Savings from a new scheme will cover the £350-£400 annual cost of charging a Nissan Leaf, says electricity supplier Ovo

Ovo will offer the ‘vehicle-to-grid’ service to buyers of the Nissan Leaf from next year. Photograph: Okauchi/Rex/Shutterstock

Adam Vaughan


Monday 2 October 2017 16.30 BST First published on Monday 2 October 2017 16.16 BST

Electric car owners will be paid for letting an energy company use their vehicle’s battery in a pioneering scheme to increase take-up of the cleaner vehicles and help power grids manage the growth in green energy.

Nissan and one of the UK’s biggest challenger energy suppliers, Ovo, will offer the “vehicle-to-grid” service to buyers of the Japanese carmaker’s new Leaf from next year.

After installing a special charger in a customer’s home, the supplier will take over the management of the car’s battery, with owners able to set a minimum amount of charge they want for driving the next day. Ovo will then automatically trade electricity from the battery, topping it up during off-peak periods when power costs about 4p per kilowatt hour (kWh), and selling it at peak times for about four times as much.

James Dyson to invest £2.5bn on 'radically different' electric car

Read more

The Ovo chief executive, Stephen Fitzpatrick, said the savings would cover the £350-£400 annual cost of charging an electric car. “Being able to feed back into the grid will mean that customers will be able to drive for free,” he said.

There are about 100,000 plug-in cars in the UK, but National Grid has warned their rapid growth will require the equivalent of a few new nuclear power stations.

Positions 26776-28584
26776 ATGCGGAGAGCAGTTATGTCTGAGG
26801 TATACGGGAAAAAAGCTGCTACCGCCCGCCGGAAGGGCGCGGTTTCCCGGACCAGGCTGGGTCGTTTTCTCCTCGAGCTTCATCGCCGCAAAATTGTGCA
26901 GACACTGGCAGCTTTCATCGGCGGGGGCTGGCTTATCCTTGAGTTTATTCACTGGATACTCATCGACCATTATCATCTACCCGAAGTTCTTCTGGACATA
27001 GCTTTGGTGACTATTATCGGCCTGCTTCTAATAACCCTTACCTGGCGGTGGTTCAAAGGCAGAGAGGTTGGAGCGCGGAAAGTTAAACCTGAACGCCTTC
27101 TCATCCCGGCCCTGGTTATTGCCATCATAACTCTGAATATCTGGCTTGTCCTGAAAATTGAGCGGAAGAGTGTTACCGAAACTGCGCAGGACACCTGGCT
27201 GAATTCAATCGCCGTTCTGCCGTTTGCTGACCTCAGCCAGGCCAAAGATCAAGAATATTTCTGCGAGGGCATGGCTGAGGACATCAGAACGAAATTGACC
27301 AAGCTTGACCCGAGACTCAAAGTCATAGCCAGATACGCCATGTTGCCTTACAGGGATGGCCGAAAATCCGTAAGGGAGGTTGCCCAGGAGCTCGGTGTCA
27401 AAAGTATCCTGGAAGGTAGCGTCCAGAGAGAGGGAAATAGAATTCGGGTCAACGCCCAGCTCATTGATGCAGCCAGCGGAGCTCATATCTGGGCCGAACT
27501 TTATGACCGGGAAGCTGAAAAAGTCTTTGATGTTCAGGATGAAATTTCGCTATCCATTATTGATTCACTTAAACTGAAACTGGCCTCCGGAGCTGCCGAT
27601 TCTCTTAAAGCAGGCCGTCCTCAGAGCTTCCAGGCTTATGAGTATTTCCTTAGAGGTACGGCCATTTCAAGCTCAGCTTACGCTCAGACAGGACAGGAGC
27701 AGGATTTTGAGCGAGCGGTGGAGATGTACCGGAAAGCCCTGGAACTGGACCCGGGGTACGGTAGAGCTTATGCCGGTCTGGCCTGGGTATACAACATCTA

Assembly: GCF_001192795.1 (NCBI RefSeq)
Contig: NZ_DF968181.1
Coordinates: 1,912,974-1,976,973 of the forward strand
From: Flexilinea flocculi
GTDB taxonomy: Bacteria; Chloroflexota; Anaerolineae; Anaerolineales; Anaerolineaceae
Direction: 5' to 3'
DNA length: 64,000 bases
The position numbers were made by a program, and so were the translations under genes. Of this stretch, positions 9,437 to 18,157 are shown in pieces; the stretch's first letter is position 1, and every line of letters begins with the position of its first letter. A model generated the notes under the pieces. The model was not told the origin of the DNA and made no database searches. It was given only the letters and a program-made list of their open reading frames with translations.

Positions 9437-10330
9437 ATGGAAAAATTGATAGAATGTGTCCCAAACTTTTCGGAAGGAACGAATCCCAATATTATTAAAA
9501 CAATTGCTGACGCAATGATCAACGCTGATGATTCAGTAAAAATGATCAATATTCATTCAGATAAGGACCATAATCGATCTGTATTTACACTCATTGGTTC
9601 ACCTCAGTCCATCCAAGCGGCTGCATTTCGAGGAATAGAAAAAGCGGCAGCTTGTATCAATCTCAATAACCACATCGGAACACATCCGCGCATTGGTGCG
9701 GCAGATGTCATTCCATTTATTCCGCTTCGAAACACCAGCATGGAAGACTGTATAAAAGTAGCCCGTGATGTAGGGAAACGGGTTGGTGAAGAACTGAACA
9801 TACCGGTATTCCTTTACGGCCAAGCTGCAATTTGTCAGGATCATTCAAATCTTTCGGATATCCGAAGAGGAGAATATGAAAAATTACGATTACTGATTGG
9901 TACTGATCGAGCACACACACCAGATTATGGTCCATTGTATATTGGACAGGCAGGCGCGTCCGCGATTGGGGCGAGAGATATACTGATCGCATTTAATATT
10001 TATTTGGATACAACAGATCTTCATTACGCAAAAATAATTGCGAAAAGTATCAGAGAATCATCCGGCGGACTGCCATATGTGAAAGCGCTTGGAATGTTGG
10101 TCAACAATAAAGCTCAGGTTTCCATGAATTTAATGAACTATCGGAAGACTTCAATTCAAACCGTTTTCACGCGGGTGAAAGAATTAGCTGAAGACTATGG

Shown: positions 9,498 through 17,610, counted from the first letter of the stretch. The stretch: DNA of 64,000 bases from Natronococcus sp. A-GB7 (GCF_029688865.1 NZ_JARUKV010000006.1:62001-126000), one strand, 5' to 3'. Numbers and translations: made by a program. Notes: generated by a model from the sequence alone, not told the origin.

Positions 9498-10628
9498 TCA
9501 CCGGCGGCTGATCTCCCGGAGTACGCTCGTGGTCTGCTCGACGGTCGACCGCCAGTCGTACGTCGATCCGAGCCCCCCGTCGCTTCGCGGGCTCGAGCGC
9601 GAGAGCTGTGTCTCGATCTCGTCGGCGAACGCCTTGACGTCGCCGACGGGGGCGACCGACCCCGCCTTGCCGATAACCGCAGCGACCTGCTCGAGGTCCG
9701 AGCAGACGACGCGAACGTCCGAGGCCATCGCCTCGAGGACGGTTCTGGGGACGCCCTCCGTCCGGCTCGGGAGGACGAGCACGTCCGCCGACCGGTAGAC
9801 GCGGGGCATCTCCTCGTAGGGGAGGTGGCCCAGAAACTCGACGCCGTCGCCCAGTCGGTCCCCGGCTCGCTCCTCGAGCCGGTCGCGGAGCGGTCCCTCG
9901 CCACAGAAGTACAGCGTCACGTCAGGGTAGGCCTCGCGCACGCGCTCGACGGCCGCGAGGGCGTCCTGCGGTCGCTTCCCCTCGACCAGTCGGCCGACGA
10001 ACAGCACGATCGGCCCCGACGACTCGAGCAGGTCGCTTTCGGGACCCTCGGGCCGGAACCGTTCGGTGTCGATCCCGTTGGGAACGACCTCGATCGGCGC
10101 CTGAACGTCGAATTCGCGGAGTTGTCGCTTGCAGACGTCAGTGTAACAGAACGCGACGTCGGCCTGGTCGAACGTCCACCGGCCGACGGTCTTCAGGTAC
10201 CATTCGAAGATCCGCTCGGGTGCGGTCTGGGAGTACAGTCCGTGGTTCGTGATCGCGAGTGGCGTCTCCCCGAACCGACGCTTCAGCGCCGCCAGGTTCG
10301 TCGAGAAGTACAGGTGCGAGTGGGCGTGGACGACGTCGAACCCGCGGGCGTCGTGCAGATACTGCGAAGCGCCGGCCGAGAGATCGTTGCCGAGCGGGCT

However, the cars’ batteries could also help energy networks cope with the increasing but variable wind and solar power on the system, by returning power to the grid at times of peak demand and smoothing out inconsistencies in energy supply.

The government recently launched a £20m fund for research into such vehicle-to-grid technology, which has previously been confined to private pilots, but will now be open to consumers.

Fitzpatrick predicted that while the technology would initially have a “relatively modest” impact on the take-up of electric vehicles and easing pressure on the grid, it was “the thin end of a very important wedge”.

In future, the flexibility provided by allowing power grid managers to draw on millions of electric cars would be “transformational”, he said. As well as avoiding the need for costly grid upgrades, paid for through energy bills, it could reduce the number of new power stations that need to be built, Fitzpatrick added.